Functional imaging in rhabdomyosarcoma

A special type of scanning shows promise for imaging rhabdomyosarcoma, in research funded by CCLG and undertaken by CCLG member Dr Bob Phillips and colleagues at the University of York.

What is the research about?

The team looked at whether there was evidence to show that a type of scan, known as ‘functional imaging’, could provide information useful in planning the treatment of rhabdomyosarcoma; a rare cancer of the muscles seen mostly in children and young people.

Why did you do the research?

Young people with rhabdomyosarcoma are given several treatments including chemotherapy, radiotherapy and surgery. To plan the best treatment we have to conduct a range of tests, some of which require a general anaesthetic. We wanted to find out if functional Imaging could replace some of the tests or provide extra useful information about a patient’s disease. The Children’s Cancer and Leukaemia Group funded our team to carry out this research.

What exactly is Functional Imaging?

Functional imaging can tell us about the activity of cancer cells as well as their location.  One type of functional imaging is PET. A PET scan uses a very small amount of a radioactive drug to show where cells are active in the body. It is often used with a CT scan that takes images of the body. When these two scans are done together the images can be put together and differences in activity of the cells highlighted in different colours. This type of scan is known as a PET-CT scan.

How did you do the research?

We looked at the evidence from around the world on functional imaging in Rhabdomyosarcoma in a type of research known as a systematic review. This involved searching databases of research and writing to researchers, looking at the quality of the evidence we found and combining the results together in an analysis.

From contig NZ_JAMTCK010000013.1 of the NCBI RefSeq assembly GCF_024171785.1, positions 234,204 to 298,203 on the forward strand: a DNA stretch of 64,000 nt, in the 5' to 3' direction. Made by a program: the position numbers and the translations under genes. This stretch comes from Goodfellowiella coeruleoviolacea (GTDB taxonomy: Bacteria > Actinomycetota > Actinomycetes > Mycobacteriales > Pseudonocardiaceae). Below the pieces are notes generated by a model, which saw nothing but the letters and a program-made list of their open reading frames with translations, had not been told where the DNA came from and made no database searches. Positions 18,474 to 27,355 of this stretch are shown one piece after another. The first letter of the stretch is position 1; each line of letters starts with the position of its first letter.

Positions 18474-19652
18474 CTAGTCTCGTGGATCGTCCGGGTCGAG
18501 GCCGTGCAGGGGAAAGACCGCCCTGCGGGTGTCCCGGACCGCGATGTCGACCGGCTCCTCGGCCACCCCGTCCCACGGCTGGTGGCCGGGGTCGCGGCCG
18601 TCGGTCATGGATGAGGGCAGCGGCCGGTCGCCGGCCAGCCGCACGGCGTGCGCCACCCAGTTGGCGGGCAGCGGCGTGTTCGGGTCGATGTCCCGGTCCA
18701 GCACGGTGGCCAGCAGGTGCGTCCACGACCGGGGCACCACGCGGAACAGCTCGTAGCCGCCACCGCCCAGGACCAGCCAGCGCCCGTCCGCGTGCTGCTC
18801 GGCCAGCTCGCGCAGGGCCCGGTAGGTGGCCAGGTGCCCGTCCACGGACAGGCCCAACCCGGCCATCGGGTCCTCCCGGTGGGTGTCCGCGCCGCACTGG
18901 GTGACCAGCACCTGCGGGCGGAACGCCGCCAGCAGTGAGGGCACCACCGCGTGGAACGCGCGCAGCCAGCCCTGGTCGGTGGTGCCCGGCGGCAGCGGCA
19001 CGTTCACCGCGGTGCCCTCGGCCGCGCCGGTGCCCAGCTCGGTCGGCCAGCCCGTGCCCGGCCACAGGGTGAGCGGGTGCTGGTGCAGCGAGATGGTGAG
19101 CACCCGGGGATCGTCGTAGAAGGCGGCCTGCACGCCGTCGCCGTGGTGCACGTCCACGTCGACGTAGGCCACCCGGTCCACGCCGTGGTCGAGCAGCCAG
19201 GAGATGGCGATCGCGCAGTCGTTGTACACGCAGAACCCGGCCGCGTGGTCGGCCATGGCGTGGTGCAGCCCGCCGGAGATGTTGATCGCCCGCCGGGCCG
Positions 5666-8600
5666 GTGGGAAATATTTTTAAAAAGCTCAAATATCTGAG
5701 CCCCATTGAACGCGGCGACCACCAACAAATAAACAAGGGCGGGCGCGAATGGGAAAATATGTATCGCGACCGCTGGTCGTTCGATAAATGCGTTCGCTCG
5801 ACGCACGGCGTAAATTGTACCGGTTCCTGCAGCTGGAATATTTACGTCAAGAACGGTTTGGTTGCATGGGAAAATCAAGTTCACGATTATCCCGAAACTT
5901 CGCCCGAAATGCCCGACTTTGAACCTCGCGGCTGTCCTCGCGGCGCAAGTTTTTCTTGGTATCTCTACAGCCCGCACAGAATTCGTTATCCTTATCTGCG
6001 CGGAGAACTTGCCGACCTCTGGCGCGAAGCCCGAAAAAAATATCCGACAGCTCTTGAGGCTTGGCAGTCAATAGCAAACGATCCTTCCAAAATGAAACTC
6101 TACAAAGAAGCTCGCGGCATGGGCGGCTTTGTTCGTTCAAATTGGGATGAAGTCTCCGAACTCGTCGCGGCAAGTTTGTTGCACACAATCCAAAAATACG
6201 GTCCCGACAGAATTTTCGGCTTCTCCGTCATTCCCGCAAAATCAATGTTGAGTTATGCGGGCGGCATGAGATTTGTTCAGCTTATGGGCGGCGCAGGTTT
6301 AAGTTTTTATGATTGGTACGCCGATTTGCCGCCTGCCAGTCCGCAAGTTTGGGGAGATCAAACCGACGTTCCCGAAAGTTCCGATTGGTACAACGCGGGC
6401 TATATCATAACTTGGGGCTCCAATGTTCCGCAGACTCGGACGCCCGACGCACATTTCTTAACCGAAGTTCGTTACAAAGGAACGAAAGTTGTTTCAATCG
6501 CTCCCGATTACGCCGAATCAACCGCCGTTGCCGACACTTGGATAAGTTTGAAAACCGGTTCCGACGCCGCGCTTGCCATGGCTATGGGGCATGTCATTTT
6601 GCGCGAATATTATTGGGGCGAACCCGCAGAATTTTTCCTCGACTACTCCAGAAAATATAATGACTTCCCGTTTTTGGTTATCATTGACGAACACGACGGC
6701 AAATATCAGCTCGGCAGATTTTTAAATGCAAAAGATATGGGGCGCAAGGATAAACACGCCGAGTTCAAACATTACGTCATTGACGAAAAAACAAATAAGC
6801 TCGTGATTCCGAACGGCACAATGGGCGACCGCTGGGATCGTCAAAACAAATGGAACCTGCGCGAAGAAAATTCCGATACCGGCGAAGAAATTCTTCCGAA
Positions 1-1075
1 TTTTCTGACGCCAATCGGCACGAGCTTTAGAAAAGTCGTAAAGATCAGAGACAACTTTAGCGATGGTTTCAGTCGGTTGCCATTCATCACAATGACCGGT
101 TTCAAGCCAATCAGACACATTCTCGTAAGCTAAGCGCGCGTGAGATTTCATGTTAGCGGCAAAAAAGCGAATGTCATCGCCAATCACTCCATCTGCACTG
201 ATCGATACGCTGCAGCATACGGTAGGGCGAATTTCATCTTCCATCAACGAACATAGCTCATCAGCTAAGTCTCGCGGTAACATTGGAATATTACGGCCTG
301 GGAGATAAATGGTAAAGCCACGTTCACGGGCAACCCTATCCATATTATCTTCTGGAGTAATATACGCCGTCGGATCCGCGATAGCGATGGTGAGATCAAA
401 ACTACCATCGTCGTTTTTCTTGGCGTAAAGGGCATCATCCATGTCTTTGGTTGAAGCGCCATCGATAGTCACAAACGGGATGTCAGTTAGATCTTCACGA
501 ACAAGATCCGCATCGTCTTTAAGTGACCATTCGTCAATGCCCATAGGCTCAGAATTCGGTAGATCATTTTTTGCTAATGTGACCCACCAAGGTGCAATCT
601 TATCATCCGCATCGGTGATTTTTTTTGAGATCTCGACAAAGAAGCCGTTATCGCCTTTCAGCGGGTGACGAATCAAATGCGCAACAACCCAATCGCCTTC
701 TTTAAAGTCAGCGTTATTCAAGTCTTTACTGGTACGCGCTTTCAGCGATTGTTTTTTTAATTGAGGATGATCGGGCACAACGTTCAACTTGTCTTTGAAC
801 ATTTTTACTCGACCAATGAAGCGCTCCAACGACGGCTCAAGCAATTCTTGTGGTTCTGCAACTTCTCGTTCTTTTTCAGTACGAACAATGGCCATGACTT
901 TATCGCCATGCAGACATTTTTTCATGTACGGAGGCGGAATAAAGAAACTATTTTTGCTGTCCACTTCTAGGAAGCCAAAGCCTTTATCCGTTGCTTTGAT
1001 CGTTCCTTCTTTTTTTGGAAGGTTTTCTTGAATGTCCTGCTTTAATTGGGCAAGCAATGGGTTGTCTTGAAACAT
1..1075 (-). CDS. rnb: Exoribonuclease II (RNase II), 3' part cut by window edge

What did your systematic review find?

We found eight relevant research studies. Our analysis of these studies showed that PET or PET-CT might give a more accurate picture of the stage of a patient’s cancer and the extent of its spread to other parts of the body. This means it could possibly replace some other tests, but there were not enough patients in these studies for us to be sure about this. The studies did not tell us whether this technique could assess a patient’s response to chemotherapy or provide information on when to stop treatment.

Although there are other types of functional imaging, we did not find any evidence for their use in evaluating groups of patients with rhabdomyosarcoma.

What use is this research?

It is useful to gain an accurate picture of existing research before conducting new studies. We now know that PET or PET-CT has potential and it is worth further investigation in larger trials. We hope that other types of functional imaging will also be tested in good quality research studies.

What happens now?

A new trial is currently being planned to test new treatments for rhabdomyosarcoma. We have recommended that PET-CT scanning is used in this trial as well as the usual tests. This will then give us a better idea of whether this type of imaging can replace or add to current tests to improve outcomes for young people with rhabdomyosarcoma.

Study reports

Functional imaging in the assessment of children and young people with rhabdomyosarcoma: a systematic review of clinical effectiveness

Summary report

 

Full report